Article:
Over the past couple of weeks, I’ve been getting a surprisingly steady stream of e-mails and Twitter mentions from people who want to know if they’re going to be seeing me on the new Starz series The Girlfriend Experience. The answer is no…and that’s a good thing. For a lot of reasons. But let me not get ahead of myself.
The Starz series takes its title and its premise from The Girlfriend Experience, a 2009 film directed by Steven Soderbergh and starring Sasha Grey, who was making her first move out of XXX movies here, with her role as a high-end New York call girl. I had a small but pivotal role in the movie as a character who called himself “The Erotic Connoisseur,” the majordomo of an escort-review site. My sleazy character tries to extort sex out of Grey’s escort, and then gives her a witheringly bad review for her troubles. I was one of the movie’s bad guys, in other words.
In interviews, the principals of the series have emphasized more than once that all it shares with the movie is the title, the premise, and the nom de guerreof the high-end-escort main character (Chelsea). So that should be enough to explain my non-return, flattering as these inquiries have been.
Another reason I’m not in the television show should be self-evident: I’m not an actor. I’m a writer, one who mostly makes his living as a film critic, and I like that. The Starz series, which is executive produced by Soderbergh, features a cast that’s stacked with superb actors drawn from film and television. While if you look at the IMDB page for the movie, unless you’re a real showbiz maven, Grey’s name is the only one that stands out. And, as it happens, she’s the only cast member who had any training in acting. (No wisecracks from the porn-savvy peanut gallery, please.)
Although the GFE film was shot only eight years ago, there’s a sense in which it’s from another era—an era in which the notion of a “digital film” was a complete novelty. GFE was the second so-called “digital film” that Soderbergh made for producers Todd Wagner and Mark Cuban. The idea was that these features would be shot quickly and cheaply and distributed on a variety of platforms, simultaneously—theatrical and pay-per-view. Sounds a lot like what the current indie scene looks like today, and there’s still a lot being figured out at the business end, but between 2005, when Soderbergh made the first film for Wagner and Cuban, Bubble, and 2009, when GFE came out, it still seemed kind of nuts to people.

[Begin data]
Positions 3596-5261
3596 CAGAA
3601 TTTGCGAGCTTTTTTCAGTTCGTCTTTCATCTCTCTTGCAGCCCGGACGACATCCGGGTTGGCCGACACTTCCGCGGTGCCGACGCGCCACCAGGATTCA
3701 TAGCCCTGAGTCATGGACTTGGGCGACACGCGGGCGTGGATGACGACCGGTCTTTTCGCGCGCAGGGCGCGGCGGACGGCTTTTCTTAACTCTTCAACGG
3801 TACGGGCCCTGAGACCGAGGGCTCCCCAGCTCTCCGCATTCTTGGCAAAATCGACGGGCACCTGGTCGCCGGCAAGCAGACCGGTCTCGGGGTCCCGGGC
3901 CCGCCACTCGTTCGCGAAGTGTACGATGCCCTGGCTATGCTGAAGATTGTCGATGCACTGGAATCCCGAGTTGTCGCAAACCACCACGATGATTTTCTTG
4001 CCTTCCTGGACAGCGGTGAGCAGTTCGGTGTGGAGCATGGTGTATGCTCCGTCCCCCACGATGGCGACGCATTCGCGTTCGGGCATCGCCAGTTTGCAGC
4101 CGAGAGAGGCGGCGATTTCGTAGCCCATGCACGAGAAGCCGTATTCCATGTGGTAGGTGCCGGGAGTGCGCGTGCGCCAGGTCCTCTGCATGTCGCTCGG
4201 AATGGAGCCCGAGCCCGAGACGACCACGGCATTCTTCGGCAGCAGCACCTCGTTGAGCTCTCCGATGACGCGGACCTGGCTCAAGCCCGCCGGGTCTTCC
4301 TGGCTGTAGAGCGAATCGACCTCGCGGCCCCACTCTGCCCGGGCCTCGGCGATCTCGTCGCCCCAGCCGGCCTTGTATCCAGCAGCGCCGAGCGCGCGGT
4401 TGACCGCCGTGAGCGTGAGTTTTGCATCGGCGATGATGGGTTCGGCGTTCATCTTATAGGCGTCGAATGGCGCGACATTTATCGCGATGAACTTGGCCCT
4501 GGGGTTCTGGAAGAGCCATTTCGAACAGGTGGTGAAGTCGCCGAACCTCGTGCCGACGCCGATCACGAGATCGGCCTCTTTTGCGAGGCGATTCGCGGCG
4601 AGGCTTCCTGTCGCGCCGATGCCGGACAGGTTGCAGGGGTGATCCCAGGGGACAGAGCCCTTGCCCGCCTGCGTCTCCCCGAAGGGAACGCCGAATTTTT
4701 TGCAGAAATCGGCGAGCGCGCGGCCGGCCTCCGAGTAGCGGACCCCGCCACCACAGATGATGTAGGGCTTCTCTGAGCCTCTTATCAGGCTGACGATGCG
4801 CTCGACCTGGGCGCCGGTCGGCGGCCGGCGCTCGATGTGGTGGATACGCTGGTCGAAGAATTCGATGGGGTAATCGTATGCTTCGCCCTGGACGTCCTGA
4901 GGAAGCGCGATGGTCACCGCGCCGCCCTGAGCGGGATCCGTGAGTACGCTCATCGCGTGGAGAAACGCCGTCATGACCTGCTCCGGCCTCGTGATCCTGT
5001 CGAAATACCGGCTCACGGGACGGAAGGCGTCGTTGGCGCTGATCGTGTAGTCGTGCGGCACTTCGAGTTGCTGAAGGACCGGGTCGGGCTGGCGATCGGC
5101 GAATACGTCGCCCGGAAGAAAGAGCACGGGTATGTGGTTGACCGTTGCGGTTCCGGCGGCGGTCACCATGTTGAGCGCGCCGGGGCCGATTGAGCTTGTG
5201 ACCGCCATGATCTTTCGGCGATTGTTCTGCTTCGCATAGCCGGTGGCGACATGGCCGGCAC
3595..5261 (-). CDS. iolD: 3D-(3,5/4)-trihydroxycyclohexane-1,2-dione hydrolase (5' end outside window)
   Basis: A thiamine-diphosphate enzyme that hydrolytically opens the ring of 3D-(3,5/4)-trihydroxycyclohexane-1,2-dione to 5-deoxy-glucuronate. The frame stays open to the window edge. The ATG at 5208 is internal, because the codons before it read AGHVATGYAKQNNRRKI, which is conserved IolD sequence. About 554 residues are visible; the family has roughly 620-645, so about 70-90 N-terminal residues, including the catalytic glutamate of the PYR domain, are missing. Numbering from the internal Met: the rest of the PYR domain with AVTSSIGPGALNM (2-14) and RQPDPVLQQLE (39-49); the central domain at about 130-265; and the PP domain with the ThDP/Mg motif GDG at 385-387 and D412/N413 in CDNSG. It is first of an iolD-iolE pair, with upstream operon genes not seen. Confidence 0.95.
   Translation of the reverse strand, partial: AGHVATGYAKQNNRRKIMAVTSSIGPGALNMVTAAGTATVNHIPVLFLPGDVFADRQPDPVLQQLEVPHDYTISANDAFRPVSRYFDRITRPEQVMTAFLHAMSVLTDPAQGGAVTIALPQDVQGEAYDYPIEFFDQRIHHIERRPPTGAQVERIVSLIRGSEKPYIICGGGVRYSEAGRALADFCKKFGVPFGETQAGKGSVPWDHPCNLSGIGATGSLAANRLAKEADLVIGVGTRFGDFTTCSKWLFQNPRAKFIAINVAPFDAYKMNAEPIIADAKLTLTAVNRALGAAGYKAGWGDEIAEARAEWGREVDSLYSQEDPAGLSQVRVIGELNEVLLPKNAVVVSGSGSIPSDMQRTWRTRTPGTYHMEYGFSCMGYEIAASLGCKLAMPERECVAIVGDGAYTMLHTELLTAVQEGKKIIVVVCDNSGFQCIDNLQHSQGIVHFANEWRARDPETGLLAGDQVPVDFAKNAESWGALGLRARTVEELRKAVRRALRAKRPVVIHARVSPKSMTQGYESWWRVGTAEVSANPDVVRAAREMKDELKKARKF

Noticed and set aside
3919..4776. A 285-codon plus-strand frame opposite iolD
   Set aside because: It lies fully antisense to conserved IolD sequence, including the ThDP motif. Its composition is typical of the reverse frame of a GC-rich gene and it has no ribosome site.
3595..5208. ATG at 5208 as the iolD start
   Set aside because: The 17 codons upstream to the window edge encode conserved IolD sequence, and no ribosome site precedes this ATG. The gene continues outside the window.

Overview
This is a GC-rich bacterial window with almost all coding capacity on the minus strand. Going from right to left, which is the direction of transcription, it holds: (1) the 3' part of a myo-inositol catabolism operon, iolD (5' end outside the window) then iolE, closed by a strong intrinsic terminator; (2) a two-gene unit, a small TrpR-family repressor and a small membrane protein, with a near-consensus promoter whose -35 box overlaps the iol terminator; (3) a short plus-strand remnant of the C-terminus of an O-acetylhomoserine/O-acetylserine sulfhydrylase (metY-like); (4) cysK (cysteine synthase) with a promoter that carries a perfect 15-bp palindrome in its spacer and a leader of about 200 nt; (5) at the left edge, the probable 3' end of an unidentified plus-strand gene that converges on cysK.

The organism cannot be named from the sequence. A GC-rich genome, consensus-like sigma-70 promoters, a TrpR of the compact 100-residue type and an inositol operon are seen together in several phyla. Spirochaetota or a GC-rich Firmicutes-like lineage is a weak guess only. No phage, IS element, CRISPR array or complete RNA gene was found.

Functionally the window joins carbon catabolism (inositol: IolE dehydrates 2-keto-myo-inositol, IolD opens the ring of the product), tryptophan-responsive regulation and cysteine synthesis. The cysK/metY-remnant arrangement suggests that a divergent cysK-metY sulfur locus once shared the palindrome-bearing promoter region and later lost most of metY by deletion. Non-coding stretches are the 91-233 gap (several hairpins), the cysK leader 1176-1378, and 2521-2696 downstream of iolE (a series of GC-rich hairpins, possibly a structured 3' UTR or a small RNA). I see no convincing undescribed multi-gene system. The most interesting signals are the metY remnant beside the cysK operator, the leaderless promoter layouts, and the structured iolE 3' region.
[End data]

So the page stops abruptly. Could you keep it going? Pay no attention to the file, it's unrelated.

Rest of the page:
The makers of GFE had the freedom to put it together in an unusual way, and they did. Writers Brian Koppelman and David Levien put together a scenario, less than 20 pages long, I’m told. But only the lead actor, Grey, who’s in all the scenes, got to use it. The rest of the cast, mostly men, were recruited by the filmmakers, given their character outlines/assignments, and some research notes. I was told to look at “hobbyist” websites reviewing escorts, and boy did I get grossed out. I eventually got wardrobe notes, too. Then I’d show up at the set and have the scene outlined for me, and then improvise. One phone call was particularly excruciating—I literally had to wear Grey down to the point where she would agree to meet with my character, and she did not make it easy for me. Because most of the scenes in the movie are one-on-one interactions between Grey’s character “Chelsea” and a man—what theater people call “two-handers”—none of the other cast members met each other, or knew how they fit into the big picture. I only heard a little backstage stuff because David Levien, who also ended up acting in the picture, and I were able to compare notes briefly at a bar mitzvah we both attended.